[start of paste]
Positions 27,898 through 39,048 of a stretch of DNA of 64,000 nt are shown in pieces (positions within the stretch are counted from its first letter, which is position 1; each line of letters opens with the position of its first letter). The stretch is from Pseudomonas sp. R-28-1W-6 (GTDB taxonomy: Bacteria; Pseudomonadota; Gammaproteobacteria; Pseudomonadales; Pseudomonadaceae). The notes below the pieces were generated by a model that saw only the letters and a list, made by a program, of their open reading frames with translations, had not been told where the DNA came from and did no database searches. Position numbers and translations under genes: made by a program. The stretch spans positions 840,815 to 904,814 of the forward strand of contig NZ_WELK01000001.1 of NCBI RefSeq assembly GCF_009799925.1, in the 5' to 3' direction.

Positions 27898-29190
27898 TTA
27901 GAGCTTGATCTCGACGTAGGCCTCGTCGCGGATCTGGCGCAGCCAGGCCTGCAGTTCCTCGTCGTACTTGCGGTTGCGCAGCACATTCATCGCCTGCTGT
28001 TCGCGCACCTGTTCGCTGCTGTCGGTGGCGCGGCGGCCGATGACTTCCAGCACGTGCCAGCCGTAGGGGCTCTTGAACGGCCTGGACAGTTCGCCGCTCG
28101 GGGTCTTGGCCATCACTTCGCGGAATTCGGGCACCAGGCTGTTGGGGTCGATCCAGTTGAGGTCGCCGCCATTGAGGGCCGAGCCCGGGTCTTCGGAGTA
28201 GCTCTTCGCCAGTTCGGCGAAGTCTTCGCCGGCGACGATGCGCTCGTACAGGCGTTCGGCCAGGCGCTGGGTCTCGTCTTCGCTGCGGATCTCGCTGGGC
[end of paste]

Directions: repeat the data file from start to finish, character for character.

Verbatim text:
Positions 27,898 through 39,048 of a stretch of DNA of 64,000 nt are shown in pieces (positions within the stretch are counted from its first letter, which is position 1; each line of letters opens with the position of its first letter). The stretch is from Pseudomonas sp. R-28-1W-6 (GTDB taxonomy: Bacteria; Pseudomonadota; Gammaproteobacteria; Pseudomonadales; Pseudomonadaceae). The notes below the pieces were generated by a model that saw only the letters and a list, made by a program, of their open reading frames with translations, had not been told where the DNA came from and did no database searches. Position numbers and translations under genes: made by a program. The stretch spans positions 840,815 to 904,814 of the forward strand of contig NZ_WELK01000001.1 of NCBI RefSeq assembly GCF_009799925.1, in the 5' to 3' direction.

Positions 27898-29190
27898 TTA
27901 GAGCTTGATCTCGACGTAGGCCTCGTCGCGGATCTGGCGCAGCCAGGCCTGCAGTTCCTCGTCGTACTTGCGGTTGCGCAGCACATTCATCGCCTGCTGT
28001 TCGCGCACCTGTTCGCTGCTGTCGGTGGCGCGGCGGCCGATGACTTCCAGCACGTGCCAGCCGTAGGGGCTCTTGAACGGCCTGGACAGTTCGCCGCTCG
28101 GGGTCTTGGCCATCACTTCGCGGAATTCGGGCACCAGGCTGTTGGGGTCGATCCAGTTGAGGTCGCCGCCATTGAGGGCCGAGCCCGGGTCTTCGGAGTA
28201 GCTCTTCGCCAGTTCGGCGAAGTCTTCGCCGGCGACGATGCGCTCGTACAGGCGTTCGGCCAGGCGCTGGGTCTCGTCTTCGCTGCGGATCTCGCTGGGC